Jason Hong, Jennifer D. Ng, Scott Lederer and James A. Landay present their framework for modelling privacy risks in ubiquitous computing environments.
The privacy risk models framework consists of two parts: privacy risk analysis, that proposes a list of questions to help defining the context of use of the future application and the privacy risk management, which is a cost-benefit analysis that is used to prioritise the privacy risks and develop the system.
Privacy risk analysis
The privacy risk analysis starts with the formulation of the following questions grouped in the categories Social and Organisational Context and Technology:
Social and Organizational Context
- Who are the users of the system? Who are the data sharers, the people sharing personal information? Who are the data observers, the people that see that personal information?
- What kinds of personal information are shared? Under what circumstances?
- What is the value proposition for sharing personal information?
- What are the relationships between data sharers and data observers? What is the relevant level, nature, and symmetry of trust? What incentives do data observers have to protect data sharers’ personal information (or not, as the case may be)?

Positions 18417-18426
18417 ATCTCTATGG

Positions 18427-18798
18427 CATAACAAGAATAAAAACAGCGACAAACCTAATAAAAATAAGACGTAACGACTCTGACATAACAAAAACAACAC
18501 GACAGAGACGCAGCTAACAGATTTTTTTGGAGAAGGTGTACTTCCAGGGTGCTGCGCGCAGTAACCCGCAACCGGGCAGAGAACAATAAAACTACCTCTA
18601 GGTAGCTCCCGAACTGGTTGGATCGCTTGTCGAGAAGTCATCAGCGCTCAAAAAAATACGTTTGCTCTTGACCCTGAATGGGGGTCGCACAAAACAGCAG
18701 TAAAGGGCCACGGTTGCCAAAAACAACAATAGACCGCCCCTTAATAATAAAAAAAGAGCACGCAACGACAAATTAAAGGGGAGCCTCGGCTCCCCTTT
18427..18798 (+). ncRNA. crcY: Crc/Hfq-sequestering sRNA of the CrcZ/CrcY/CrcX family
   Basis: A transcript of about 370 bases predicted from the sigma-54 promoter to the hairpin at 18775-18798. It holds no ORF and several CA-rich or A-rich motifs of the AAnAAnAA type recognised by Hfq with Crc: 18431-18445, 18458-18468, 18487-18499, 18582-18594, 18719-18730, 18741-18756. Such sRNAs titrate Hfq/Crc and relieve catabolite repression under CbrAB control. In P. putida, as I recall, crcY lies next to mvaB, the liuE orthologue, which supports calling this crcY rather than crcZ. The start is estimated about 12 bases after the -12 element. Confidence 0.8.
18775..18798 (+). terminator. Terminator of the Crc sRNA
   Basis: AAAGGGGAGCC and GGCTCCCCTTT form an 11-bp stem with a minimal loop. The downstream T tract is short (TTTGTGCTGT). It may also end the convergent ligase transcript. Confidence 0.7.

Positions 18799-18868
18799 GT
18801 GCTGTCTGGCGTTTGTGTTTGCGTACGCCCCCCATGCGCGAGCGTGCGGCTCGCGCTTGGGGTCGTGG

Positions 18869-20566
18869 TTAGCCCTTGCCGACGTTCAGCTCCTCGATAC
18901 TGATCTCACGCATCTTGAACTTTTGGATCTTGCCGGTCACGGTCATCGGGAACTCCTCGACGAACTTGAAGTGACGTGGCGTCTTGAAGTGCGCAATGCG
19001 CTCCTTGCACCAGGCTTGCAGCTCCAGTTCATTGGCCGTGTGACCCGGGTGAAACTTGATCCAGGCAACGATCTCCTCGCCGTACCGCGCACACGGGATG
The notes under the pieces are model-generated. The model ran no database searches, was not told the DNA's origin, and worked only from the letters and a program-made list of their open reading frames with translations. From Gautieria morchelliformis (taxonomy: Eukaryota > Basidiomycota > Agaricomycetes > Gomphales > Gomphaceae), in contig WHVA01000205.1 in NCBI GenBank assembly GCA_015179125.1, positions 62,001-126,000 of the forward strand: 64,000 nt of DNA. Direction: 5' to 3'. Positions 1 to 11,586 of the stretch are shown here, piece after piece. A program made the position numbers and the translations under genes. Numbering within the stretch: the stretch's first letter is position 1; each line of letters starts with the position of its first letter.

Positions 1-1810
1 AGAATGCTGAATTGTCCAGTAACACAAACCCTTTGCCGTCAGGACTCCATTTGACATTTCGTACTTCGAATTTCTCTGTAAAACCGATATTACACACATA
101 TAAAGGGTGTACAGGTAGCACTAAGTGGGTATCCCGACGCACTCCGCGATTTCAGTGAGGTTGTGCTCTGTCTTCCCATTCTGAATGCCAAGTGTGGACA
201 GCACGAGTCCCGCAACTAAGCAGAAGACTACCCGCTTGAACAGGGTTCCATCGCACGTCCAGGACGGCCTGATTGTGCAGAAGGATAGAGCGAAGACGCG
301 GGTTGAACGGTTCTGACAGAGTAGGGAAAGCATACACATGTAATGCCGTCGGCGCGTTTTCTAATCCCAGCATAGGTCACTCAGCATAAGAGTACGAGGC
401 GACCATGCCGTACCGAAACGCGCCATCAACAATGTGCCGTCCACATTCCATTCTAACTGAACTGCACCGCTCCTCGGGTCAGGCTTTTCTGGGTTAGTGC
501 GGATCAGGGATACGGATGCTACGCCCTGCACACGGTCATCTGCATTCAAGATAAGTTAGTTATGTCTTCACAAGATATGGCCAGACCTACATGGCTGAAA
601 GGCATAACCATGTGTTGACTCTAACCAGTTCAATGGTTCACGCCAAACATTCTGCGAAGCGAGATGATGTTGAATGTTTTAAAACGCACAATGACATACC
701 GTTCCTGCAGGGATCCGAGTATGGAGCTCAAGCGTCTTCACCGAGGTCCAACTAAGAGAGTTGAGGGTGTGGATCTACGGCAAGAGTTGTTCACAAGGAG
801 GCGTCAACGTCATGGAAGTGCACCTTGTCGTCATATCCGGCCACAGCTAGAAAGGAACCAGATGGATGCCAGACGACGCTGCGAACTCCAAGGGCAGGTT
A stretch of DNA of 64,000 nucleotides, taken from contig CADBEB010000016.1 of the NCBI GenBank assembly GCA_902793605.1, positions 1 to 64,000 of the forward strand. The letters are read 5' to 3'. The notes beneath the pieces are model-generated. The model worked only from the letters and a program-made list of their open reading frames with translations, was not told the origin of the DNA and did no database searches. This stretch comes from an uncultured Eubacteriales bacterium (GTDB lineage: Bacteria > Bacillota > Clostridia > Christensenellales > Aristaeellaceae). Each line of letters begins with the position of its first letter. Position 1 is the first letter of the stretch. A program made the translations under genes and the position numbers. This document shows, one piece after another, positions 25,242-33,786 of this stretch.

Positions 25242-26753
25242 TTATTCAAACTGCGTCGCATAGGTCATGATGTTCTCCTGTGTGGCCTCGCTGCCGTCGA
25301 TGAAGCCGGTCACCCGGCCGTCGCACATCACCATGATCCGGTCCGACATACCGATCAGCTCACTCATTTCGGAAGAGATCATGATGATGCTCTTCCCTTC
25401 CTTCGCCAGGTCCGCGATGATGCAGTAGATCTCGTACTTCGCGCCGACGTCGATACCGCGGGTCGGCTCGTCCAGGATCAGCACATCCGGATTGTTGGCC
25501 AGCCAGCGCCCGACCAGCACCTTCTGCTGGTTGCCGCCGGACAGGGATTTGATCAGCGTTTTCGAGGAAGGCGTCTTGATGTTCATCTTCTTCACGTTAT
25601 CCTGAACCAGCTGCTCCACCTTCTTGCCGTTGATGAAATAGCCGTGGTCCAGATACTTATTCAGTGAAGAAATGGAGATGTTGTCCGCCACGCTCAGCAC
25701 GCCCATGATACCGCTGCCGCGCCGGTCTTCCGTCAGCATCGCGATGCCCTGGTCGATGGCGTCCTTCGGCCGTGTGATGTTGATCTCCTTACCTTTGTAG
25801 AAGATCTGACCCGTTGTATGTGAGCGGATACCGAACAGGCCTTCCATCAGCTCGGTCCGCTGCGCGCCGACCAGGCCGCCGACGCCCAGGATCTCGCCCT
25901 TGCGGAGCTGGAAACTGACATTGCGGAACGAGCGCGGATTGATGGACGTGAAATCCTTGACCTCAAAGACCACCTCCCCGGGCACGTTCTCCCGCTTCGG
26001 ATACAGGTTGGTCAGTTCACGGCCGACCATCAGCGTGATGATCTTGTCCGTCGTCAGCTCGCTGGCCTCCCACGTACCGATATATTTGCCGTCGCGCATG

- Is there the potential for malicious data observers (e.g., spammers and stalkers)? What kinds of personal information are they interested in?
- Are there other stakeholders or third parties that might be directly
or indirectly impacted by the system?
- How is personal information collected? Who has control over the
- computers and sensors used to collect information?
- How is personal information shared? Is it opt-in or is it opt-out (or do data sharers even have a choice at all)? Do data sharers push personal information to data observers? Or do data observers pull personal information from data sharers?
- How much information is shared? Is it discrete and one-time? Is it continuous?
- What is the quality of the information shared? With respect to space, is the data at the room, building, street, or neighborhood level? With respect to time, is it real-time, or is it several hours or even days old? With respect to identity, is it a specific person, a pseudonym, or anonymous?
- How long is personal data retained? Where is it stored? Who has access to it?
Privacy Risk Management
This part consists on the prioritisation of privacy risks applying the inequality known as the Hand’s rule.
C < L×D
- L: The likelihood that an unwanted disclosure of personal information occurs
- D: The damage that will happen on such a disclosure
- C: The cost of protecting this privacy in an adequate manner
J. I. Hong, J. D. Ng, S. Lederer, and J. A. Landay, “Privacy risk models for designing privacy-sensitive ubiquitous computing systems,” in Proceedings of the 5th conference on Designing interactive systems: processes, practices, methods, and techniques, 2004, pp. 91–100.